Pedalpalooza: Monkey Puzzle Trees of NoPo

photo (9)The 2013 incarnation of Pedalpalooza came to a close last month, but we’ve got one more story to share from one of the rides.

Monkey Puzzle trees are amazing and I love them. What better chance do I have to share my enthusiasm for these magnificent trees than during a Pedalpalooza ride? I’m a new BTA intern and  this year I hosted a Monkey Puzzle tree ride to introduce fellow cyclists and Portlanders to some of my neighborhood’s Monkey Puzzles. These trees are a rare evergreen conifer that are native to Chile, Argentina, and the South-Central Andes Mountains. They can grow to massive heights with age and have a remarkably unique look. There are approximately 50 adult Monkey Puzzle trees around Portland today. This second annual Pedalpalooza ride explored some of the trees located in North and Northeast Portland. Our group of eight rode to 12 of these “living fossils” and chatted about the tree’s history, biology, and fun facts. We started at the Monkey Puzzle tree at Emanuel Hospital on NE Knott, between Vancouver and Williams and then proceeded to loop around for nearly 8 miles. I used a Google Map of Monkey Puzzle Trees Portland I found online, created by Carol Studenmund in February 2011 and updated as recently as May 9th, 2013.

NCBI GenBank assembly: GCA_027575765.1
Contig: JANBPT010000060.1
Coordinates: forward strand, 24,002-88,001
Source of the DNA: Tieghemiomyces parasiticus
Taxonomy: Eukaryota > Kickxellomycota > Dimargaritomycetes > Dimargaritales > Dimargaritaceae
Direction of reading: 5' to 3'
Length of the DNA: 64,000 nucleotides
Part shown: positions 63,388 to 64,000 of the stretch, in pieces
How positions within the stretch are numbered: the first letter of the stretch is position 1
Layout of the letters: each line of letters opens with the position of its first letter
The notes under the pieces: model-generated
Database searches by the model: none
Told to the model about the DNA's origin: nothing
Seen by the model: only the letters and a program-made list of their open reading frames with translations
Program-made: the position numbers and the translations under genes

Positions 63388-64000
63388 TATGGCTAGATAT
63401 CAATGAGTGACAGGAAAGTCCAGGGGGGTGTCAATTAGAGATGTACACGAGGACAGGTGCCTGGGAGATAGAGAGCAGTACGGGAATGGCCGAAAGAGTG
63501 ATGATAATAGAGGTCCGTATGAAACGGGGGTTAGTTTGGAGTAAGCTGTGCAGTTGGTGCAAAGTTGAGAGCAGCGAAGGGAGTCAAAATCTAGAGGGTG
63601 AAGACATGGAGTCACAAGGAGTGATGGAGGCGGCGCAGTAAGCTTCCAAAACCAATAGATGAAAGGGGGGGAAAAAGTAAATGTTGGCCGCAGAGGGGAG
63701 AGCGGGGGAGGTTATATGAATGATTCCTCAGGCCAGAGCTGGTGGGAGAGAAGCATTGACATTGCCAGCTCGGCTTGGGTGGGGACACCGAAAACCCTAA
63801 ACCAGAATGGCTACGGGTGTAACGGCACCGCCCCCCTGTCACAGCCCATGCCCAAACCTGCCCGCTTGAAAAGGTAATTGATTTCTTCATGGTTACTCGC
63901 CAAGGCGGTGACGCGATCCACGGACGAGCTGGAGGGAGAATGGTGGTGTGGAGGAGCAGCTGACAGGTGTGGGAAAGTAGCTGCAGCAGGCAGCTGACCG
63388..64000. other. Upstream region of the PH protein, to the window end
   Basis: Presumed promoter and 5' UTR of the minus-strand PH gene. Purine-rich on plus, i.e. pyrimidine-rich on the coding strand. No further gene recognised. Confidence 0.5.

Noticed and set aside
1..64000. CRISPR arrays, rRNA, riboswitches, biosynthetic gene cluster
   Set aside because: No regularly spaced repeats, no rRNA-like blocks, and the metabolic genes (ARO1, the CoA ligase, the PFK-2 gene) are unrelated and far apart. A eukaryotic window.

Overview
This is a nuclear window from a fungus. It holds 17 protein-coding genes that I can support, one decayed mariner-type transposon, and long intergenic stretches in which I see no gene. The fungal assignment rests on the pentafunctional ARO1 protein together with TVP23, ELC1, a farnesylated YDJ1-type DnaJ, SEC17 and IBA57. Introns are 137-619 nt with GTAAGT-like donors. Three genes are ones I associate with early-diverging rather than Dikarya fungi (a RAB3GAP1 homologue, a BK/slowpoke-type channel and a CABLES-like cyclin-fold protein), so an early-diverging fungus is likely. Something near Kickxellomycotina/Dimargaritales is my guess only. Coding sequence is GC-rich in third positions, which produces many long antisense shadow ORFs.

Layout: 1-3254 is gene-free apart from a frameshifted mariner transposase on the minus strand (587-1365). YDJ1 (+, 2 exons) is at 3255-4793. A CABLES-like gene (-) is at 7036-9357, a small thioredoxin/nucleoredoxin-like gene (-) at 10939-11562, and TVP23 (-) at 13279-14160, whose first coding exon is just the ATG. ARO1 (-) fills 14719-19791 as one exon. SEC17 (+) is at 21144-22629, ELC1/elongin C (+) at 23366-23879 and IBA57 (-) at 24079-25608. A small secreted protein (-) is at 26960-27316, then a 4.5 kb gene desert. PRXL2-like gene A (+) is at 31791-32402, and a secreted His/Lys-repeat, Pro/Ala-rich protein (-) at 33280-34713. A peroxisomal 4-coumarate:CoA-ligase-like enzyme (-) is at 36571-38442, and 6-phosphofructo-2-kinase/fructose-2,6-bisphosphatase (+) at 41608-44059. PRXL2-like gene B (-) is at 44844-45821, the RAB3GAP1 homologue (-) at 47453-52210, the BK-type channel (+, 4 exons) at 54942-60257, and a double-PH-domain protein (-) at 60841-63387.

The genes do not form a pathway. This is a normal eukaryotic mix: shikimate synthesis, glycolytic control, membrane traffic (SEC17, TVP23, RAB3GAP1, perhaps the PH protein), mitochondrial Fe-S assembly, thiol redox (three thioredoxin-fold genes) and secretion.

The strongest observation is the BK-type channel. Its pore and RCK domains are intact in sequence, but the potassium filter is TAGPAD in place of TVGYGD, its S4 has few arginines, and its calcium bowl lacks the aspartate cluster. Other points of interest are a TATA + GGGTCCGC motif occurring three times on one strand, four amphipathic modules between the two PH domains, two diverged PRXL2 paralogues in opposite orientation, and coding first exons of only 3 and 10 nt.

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During our ride we encountered a Monkey Puzzle that was marked as a protected heritage tree in the NE neighborhood, of of NE 7th. We also found a young tree with a relatively short trunk that enabled us to inspect and even touch the tree’s branches. The most exciting thing about our ride though was when a kind neighbor introduced herself to the group and then proceeded to ask us if we were looking for the seedling in the yard we were at. Everyone was shocked! Monkey Puzzle trees reproduce by cross-pollination between male and female trees. This process is facilitated by the wind passing the male spores to female cones. This process only occurs if a male and female tree are in close enough proximity to one another, and because the trees in Portland are few and far between, it is surprising that a naturally occurring seedling was present.

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The whole group was shocked and super excited to discover this on the ride. Looks like the Google Map will need to be updated for the new little addition.  The ride was quite successful and I look forward to hosting again next year.


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